Summer officially starts today, June 21. Now is the time to prepare for extreme heat events. While the safest course of action during hot days is to stay inside in an air-conditioned room, Marines may not have that option. So it is important to be able to recognize the symptoms of heat-related illness and know how to respond. Also keep in mind that children, the elderly, sick and those who are overweight are particularly vulnerable to extreme heat. Pets are also susceptible to heat illnesses.
Heat cramps, heat exhaustion and heat stroke all arise from overexertion coupled with overheating. Even moderate physical activity, such as a pickup basketball game or day hike, can lead to heat illness if proper precautions are not taken. Let’s walk through the types of heat illnesses. For more in-depth information on extreme heat, click here.
Heat cramps are the earliest and least dangerous stage of heat illness; this cramping is the body’s warning system, letting you know it’s time to slow down, get out of the sun, and drink some water immediately. Heat cramps are characterized by muscle spasms and intense sweating. If untreated, heat cramps can turn into heat exhaustion.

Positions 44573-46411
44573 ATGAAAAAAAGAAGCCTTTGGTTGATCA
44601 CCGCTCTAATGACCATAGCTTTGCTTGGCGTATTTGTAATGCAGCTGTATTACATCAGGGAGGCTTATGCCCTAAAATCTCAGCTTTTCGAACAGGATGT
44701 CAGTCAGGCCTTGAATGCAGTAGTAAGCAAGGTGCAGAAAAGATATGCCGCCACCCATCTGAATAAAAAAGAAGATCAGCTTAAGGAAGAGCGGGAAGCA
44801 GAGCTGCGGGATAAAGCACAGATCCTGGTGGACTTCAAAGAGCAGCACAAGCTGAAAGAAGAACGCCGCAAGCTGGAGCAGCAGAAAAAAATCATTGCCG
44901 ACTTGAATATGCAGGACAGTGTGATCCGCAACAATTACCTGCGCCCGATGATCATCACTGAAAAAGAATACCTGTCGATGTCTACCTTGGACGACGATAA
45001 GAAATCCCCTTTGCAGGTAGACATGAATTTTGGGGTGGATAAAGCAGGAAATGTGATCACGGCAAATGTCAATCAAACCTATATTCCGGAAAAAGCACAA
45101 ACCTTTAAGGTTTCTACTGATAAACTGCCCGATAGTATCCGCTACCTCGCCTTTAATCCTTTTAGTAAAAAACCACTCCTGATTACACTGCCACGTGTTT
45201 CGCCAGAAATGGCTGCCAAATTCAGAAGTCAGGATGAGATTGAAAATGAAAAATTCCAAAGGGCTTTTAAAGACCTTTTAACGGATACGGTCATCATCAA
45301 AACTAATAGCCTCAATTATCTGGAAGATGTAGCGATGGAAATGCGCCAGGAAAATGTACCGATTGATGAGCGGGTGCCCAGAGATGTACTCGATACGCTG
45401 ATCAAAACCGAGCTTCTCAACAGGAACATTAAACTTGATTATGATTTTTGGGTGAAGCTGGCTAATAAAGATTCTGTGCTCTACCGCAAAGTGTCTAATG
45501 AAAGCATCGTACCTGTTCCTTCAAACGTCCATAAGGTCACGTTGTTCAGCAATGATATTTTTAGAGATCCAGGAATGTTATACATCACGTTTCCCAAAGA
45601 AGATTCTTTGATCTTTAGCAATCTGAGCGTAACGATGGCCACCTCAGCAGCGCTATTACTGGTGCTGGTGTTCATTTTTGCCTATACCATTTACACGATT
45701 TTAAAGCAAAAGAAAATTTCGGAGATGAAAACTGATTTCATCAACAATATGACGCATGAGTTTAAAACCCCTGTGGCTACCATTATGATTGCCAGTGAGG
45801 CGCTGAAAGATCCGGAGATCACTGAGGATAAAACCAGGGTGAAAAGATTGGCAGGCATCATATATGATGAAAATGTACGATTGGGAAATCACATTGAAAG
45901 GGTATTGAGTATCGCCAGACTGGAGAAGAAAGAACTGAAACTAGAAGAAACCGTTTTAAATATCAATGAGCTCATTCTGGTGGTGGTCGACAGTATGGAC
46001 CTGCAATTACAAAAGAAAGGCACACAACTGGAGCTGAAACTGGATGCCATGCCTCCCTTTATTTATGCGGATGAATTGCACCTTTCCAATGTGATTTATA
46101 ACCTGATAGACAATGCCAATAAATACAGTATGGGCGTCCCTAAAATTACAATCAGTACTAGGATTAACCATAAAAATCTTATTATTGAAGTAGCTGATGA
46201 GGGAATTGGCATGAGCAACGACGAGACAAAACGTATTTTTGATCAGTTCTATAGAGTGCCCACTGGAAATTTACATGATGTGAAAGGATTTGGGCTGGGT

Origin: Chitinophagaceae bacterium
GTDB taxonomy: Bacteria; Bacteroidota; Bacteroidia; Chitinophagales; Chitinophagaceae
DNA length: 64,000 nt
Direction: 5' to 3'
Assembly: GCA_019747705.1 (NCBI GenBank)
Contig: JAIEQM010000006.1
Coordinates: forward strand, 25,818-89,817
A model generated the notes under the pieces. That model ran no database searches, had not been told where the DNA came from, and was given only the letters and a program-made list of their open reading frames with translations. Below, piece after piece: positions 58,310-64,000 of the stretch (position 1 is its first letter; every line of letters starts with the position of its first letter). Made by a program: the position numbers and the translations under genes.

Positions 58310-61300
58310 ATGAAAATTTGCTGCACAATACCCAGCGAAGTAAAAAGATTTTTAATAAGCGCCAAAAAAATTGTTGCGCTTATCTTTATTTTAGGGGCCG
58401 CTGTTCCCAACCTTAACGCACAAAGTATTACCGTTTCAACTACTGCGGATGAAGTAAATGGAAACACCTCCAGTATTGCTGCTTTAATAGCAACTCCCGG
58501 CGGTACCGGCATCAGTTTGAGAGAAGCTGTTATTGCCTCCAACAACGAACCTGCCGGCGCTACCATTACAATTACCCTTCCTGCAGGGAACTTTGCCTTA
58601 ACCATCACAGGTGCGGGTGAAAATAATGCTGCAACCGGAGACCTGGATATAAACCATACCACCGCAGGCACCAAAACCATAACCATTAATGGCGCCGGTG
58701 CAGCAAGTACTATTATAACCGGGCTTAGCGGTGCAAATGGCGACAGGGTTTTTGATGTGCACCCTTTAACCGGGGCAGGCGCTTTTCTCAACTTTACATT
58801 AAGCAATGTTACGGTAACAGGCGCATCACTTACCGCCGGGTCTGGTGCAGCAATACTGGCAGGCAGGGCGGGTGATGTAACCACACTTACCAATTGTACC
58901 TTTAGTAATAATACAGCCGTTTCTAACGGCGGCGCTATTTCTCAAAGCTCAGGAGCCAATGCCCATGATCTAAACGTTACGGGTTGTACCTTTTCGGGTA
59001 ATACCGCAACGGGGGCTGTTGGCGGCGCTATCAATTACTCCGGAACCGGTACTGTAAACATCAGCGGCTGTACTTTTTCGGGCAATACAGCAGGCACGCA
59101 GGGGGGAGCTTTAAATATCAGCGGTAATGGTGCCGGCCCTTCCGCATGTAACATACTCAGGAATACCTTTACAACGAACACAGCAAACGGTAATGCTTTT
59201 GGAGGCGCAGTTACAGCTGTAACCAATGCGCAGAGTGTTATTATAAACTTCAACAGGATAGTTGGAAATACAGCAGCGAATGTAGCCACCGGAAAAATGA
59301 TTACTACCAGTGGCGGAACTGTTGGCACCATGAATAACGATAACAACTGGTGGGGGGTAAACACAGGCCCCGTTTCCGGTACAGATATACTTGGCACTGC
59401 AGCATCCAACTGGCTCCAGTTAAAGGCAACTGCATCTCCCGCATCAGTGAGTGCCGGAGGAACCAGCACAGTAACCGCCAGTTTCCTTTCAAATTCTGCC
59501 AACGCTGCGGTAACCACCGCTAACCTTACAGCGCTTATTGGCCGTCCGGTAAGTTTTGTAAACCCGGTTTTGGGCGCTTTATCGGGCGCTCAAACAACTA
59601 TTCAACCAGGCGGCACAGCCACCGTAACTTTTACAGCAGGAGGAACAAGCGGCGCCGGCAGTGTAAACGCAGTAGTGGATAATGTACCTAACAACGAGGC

Heat exhaustion manifests as nausea, profuse sweating and weakness. Treatment includes moving the affected person into a cool and shady area out of the sun, having them drink water or a sports drink, and putting a cool damp towel on their forehead. While heat exhaustion is dangerous, heat stroke can be fatal.
Heat stoke is characterized by hot, dry skin and a lack of sweating despite the high temperature. Intense nausea, headaches and signs of disorientation or confusion are other symptoms. It is possible for those suffering heat stroke to have either rapid or shallow heartbeats, and fainting can occur. If you believe someone is suffering from heat stroke, immediately call 911. Move them to a cool location out of the sun, put a cool wet towel on their forehead and give them water or a sports drink if they are conscious.
All heat-related illnesses should be taken seriously and treated immediately. Something as simple as packing extra water or taking breaks from activity can go a long way.